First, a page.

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Newlyn PLC - Disaster for Innocent Public


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Dear All,

 

In the Courts and Tribunals Act 2007, it is suggested that once a warrant is issued against the debtor for a parking offence, then the vehicle cannot be sold or disposed of prior to levy or removal, until the debt is cleared. This of course leaves innocent people like Ethel and Albert two pensioners, having purchased a vehicle from London with outstanding parking tickets in a terrible and disgusting position.

 

Along comes a bailiff with ANPR and removes the vehicle. The bailiff then states that the vehicle is subject to outstanding parking tickets, they will not return the vehicle until all the tickets are paid in full including costs of removal, and as such under the Courts and Tribunals Act 2007, they do not have clear title, and they are ordered to seek the return of £7500 for their car from the person who they purchased it from, in this case Mr Jones, who in turn sticks two fingers up to Ethel and Albert.

 

How can it be that innocent people who purchase vehicles with outstanding parking tickets are being subjected to this kind if trauma, it is a terrible [problem], and I cannot imagine that parliament had intended for the bailiffs to interpret the law in the manner they have done. The names used in this story are of course not their real names, but the innocent people concerned are real, and are worried about losing further sums with Newlyn PLC pursing these kinds of dirty tactics. Newlyn PLC have invited the pensioners to take legal action, but are warned that if they dare they will defend it viciously, as they take legal action against them seriously.

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Technicially Newlyn have done no wrong, but it is a problem for sure and an innocent purchaser picks up the tab.

We could do with some help from you.

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The bailiff: A 12th Century solution re-branded as Enforcement Agents for the 21st Century to seize and sell debtors goods as before Oh so Dickensian!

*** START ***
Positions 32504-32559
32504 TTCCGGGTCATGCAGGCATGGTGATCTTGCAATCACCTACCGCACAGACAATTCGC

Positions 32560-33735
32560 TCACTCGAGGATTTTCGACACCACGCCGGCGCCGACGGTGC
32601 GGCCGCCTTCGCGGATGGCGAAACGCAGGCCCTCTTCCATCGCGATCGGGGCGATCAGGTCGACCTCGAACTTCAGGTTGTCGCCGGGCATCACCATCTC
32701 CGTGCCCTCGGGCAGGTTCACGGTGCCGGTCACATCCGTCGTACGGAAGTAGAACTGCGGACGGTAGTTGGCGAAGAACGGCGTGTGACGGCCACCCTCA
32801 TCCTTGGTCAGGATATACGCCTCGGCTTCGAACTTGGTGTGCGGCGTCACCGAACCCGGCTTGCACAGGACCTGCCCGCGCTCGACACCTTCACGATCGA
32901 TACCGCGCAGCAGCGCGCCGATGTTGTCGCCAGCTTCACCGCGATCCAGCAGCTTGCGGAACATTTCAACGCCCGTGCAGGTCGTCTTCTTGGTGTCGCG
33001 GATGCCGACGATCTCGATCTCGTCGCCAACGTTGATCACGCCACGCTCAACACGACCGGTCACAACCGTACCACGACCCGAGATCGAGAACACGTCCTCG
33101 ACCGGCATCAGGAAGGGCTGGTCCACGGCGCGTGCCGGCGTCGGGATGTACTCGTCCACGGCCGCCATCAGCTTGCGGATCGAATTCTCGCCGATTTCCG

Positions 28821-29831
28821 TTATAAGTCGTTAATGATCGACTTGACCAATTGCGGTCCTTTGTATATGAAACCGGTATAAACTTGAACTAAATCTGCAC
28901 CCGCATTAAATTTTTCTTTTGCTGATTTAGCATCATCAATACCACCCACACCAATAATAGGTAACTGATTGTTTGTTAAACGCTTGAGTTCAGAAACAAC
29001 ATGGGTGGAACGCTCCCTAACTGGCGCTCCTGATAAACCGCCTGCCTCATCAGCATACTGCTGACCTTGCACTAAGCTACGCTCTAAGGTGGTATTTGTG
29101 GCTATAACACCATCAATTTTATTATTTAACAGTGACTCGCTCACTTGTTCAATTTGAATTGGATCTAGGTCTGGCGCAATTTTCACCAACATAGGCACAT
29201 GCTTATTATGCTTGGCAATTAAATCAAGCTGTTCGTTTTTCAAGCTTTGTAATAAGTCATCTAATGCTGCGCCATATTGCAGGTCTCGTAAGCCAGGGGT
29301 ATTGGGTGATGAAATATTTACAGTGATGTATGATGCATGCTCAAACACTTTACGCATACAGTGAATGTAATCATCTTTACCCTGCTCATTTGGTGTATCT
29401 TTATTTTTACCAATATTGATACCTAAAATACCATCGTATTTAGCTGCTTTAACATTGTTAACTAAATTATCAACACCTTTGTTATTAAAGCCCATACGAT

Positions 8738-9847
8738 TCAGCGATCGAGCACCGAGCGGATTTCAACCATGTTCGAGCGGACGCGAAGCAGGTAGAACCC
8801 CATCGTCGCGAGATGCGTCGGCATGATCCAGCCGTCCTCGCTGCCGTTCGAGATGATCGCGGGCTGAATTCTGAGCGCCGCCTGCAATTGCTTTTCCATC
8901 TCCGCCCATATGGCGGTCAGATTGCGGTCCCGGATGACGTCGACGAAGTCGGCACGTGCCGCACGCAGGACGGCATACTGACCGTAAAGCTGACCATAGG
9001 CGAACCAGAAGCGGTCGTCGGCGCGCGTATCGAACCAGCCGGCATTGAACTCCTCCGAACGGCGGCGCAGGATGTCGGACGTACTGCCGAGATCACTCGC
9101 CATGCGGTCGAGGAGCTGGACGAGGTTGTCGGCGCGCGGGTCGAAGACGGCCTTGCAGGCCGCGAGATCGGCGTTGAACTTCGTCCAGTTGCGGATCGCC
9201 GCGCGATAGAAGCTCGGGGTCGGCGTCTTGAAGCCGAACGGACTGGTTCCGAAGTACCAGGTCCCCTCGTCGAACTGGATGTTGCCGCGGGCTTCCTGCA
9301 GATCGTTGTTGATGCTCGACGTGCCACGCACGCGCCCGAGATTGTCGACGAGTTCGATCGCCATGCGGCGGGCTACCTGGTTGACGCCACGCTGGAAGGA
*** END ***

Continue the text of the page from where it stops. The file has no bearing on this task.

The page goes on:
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A national register for tickets, checkable by registrations should be considered - something that shows up when doing a finance check.

Also

A legal payment method for selling vehicles where the money is forced to go to a national government holding account and any outstanding tickets are paid before funds given to the seller. This would also stop people from doing cash sales from their driveways without telling the tax man about the profit.

None of the beliefs held by "Freemen on the land" have ever been supported by any judgments or verdicts in any criminal or civil court cases.

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Thread moved to Discussions forum.

 

Regards

 

Andy

We could do with some help from you.

PLEASE HELP US TO KEEP THIS SITE RUNNING EVERY POUND DONATED WILL HELP US TO KEEP HELPING OTHER

 

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This seems to be talking about the binding effect of an enforcement ower in accordance with section 5 of Schedule 12 to the TCE Act 2007. If so then there should be no problem.

The wording is pasted below and you will note that there is provision in sub-paragraph 2 to protect genuinely innocent purchasers of bound goods so long as they did not know about the binding. If Ethel and Albert are as innocent and ignorant of the binding as you suggest you have the wording to assist them and hopefully you can dial down the anger and angst.